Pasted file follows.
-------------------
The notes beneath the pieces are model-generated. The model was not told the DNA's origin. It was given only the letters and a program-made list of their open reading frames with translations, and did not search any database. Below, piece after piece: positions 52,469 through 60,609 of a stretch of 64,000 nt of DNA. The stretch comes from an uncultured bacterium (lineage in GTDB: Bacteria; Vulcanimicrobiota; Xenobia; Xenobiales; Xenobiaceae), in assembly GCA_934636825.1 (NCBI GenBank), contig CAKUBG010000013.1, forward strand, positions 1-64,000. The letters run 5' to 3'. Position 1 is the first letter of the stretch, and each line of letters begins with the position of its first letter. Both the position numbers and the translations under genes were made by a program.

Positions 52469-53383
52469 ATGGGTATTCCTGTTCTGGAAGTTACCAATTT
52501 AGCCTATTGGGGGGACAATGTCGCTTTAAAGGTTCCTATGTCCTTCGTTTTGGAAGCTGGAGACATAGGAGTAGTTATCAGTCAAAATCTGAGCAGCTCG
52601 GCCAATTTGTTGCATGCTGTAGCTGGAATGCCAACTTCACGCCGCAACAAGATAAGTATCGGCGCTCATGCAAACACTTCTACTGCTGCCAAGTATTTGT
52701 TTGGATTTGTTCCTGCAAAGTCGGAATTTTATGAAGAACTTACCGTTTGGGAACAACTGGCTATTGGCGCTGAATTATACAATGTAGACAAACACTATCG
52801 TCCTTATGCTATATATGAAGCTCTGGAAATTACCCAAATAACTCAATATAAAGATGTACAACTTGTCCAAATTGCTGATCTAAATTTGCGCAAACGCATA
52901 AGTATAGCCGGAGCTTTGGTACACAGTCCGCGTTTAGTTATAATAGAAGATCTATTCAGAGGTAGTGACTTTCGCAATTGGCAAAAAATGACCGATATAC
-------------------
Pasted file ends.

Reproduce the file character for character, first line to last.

The notes beneath the pieces are model-generated. The model was not told the DNA's origin. It was given only the letters and a program-made list of their open reading frames with translations, and did not search any database. Below, piece after piece: positions 52,469 through 60,609 of a stretch of 64,000 nt of DNA. The stretch comes from an uncultured bacterium (lineage in GTDB: Bacteria; Vulcanimicrobiota; Xenobia; Xenobiales; Xenobiaceae), in assembly GCA_934636825.1 (NCBI GenBank), contig CAKUBG010000013.1, forward strand, positions 1-64,000. The letters run 5' to 3'. Position 1 is the first letter of the stretch, and each line of letters begins with the position of its first letter. Both the position numbers and the translations under genes were made by a program.

Positions 52469-53383
52469 ATGGGTATTCCTGTTCTGGAAGTTACCAATTT
52501 AGCCTATTGGGGGGACAATGTCGCTTTAAAGGTTCCTATGTCCTTCGTTTTGGAAGCTGGAGACATAGGAGTAGTTATCAGTCAAAATCTGAGCAGCTCG
52601 GCCAATTTGTTGCATGCTGTAGCTGGAATGCCAACTTCACGCCGCAACAAGATAAGTATCGGCGCTCATGCAAACACTTCTACTGCTGCCAAGTATTTGT
52701 TTGGATTTGTTCCTGCAAAGTCGGAATTTTATGAAGAACTTACCGTTTGGGAACAACTGGCTATTGGCGCTGAATTATACAATGTAGACAAACACTATCG
52801 TCCTTATGCTATATATGAAGCTCTGGAAATTACCCAAATAACTCAATATAAAGATGTACAACTTGTCCAAATTGCTGATCTAAATTTGCGCAAACGCATA
52901 AGTATAGCCGGAGCTTTGGTACACAGTCCGCGTTTAGTTATAATAGAAGATCTATTCAGAGGTAGTGACTTTCGCAATTGGCAAAAAATGACCGATATAC